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John McCain, unbridled titan of American politics

Published on: 9:21 pm - Sunday | August 26, 2018

currentnews.com.bd

John Sidney McCain III had but one employer throughout his iconic and tempestuous career: the United States of America.

It was a family tradition. McCain was a direct descendant, he claimed, of
a captain in George Washington’s army during the Revolutionary War.

And like his father and grandfather before him, each four-star admirals
named John McCain, he lived in the service of his country: first as a US Navy
fighter pilot, then as a lawmaker until his death Saturday at age 81, following a brain cancer diagnosis in the summer of 2017.

He too might have become an admiral, if a Soviet-made surface-to-air
missile had not cut short his own high-flying military trajectory on October
26, 1967.

On the day of his 23rd mission over Vietnam, his A-4 Skyhawk was hit as he
flew across Hanoi’s skies.

McCain ejected, and parachuted into a small lake in the center of town, where he was nearly lynched by a furious mob. His two arms and right knee were badly broken.

With his father the commander of all US forces in the Pacific, McCain would remain a prisoner of war for more than five years.

He was released in 1973 after the Paris Peace Accords, but the physical
consequences of his deliberately ill-treated fractures — and torture in
prison — would cost him his career as a pilot.

“For some reason it was not my time then, and I do believe that therefore
because of that, that I was meant to do something,” he said in a 1989
interview.

– Defeated by Obama –

That something, it became clear, would be politics. After a few years as
the Navy’s Senate liaison, McCain moved to Arizona, the home state of his
second wife, and won a seat in the US House of Representatives in 1982.

His ambitions grew, and he rose quickly to the Senate, the most powerful
political body in America. It became his second home for 30 years.

McCain long cultivated the image of a Republican maverick, defying his
party on issues ranging from campaign finance reform to immigration.

He saw little use for party discipline, an attitude reinforced by his past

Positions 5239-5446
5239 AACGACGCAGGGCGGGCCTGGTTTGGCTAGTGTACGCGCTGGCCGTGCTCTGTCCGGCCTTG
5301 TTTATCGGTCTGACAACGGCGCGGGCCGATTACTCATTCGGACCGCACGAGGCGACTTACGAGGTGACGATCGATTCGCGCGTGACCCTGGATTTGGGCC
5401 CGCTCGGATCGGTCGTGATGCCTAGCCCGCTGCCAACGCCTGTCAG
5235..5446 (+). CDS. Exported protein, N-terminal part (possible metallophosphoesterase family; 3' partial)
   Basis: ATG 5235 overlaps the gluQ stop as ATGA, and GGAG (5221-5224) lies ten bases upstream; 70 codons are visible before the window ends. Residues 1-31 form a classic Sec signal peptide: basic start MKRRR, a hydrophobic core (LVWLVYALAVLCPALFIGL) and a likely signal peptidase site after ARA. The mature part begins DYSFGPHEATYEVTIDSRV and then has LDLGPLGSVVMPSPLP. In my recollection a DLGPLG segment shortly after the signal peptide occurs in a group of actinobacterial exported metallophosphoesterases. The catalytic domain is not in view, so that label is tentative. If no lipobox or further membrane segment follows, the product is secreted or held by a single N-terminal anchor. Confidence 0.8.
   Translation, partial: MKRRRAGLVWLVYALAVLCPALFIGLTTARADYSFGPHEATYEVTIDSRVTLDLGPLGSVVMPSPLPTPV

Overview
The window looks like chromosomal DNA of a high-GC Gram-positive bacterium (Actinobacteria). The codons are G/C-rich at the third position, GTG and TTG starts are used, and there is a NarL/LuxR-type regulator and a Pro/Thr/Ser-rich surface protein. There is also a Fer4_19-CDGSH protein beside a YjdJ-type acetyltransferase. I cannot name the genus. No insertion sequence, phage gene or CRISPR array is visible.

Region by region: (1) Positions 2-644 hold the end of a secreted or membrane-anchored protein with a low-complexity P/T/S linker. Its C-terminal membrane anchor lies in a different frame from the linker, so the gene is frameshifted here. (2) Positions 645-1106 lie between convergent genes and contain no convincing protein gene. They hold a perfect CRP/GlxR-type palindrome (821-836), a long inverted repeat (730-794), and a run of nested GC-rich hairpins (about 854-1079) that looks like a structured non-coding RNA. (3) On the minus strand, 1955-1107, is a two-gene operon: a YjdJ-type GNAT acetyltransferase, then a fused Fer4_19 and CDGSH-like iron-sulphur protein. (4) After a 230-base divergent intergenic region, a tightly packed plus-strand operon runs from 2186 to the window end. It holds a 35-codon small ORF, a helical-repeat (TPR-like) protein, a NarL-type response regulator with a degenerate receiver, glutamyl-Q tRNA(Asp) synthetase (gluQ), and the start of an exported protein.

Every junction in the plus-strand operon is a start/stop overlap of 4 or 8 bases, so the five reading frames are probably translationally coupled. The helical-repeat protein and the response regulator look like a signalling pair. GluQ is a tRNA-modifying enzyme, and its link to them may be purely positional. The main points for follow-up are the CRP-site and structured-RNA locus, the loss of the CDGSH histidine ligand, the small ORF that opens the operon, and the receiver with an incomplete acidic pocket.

episodes of rebellion — as an unruly student at the US Naval Academy, or a
hotheaded prisoner provoking his Vietnamese jailers.

“Surviving my imprisonment strengthened my self-confidence, and my refusal of early release taught me to trust my own judgment,” McCain wrote in his 1999 memoir, “Faith of My Fathers.”

It was this unorthodox, unbridled McCain, disdainful of authority and
occasionally arrogant, who threw his hat in the ring in the 2000 presidential
race.

A self-proclaimed “straight talk” campaigner, he offered Americans his
moderate-right vision, while keeping at arm’s length the Christian
conservatives that his opponent George W. Bush had successfully seduced.

McCain came up short, but solidified his stature and eventually seized the
Republican torch from the unpopular president Bush.

In 2008, he made peace with the party establishment, and finally won the
presidential nomination.

With the White House within reach, he made an instinctive — and deeply
controversial — call. Many of his associates would never forgive him for
choosing as his runningmate a virtual unknown, the untested Alaska governor Sarah Palin.

The decision helped usher in the grass roots Tea Party revolution and the
rise of populism later embodied by Donald Trump.

Democrat Barack Obama easily prevailed in the election. McCain, now twice
defeated, took to joking about how he started sleeping like a baby: “Sleep
two hours, wake up and cry, sleep two hours, wake up and cry.”

– Dismayed by Trump –

McCain could work a crowd. In Washington, he held court with reporters in
the halls of Congress, at times pithy and impatient.

“That’s a dumb question,” he told one probing journalist.

But the snappy tone could turn to self-deprecation: “I don’t think I’m a
very smart guy,” he once said.

He could also be volcanic, especially about causes dear to him: the armed
forces, American exceptionalism and, in his later years, the threat posed by
Russia’s Vladimir Putin, whom he branded “a murderer and a thug.”

McCain’s fellow Republicans occasionally mocked his interventionist
reflexes, noting he could never say no to a war. After all, he once
referenced a Beach Boys tune when singing about whether to “bomb bomb bomb” Iran.

To the end, McCain remained convinced that America’s values should be
shared and defended worldwide. He routinely hopped a flight to Baghdad,
Kabul, Taipei, or a revolution-wracked Kiev, received more like a head of
state than a lawmaker.

After the annexation of Crimea, Russia placed his name on a blacklist in
retaliation for US-led sanctions. “I guess this means my spring break in
Siberia is off,” he shot back.

Regarding Russia or Syria, McCain’s voice carried far. But the senator was
in effect a general without an army.

Trump’s election seemed to trample on the struggles and ideals of the
veteran Republican, who quickly grew dismayed by the billionaire
businessman’s nationalism and protectionism, his flirtation with Putin and
his seeming contempt for the dignity of the office of president.

He even took issue with Trump’s multiple draft deferments during the
Vietnam war, granted after he was diagnosed with bone spurs in his foot.

But none of it made McCain want to recede into happy retirement. Perhaps
thinking of his grandfather, who died just days after returning home
following Japan’s surrender in World War II, McCain’s non-stop work meant
defying death.

Even after his 2016 re-election, he refused to rule out another Senate bid
in 2022. Cancer ultimately denied him that goal.

McCain is survived by his wife Cindy and their four children, and by a
daughter from his first marriage.

 

(AFP)
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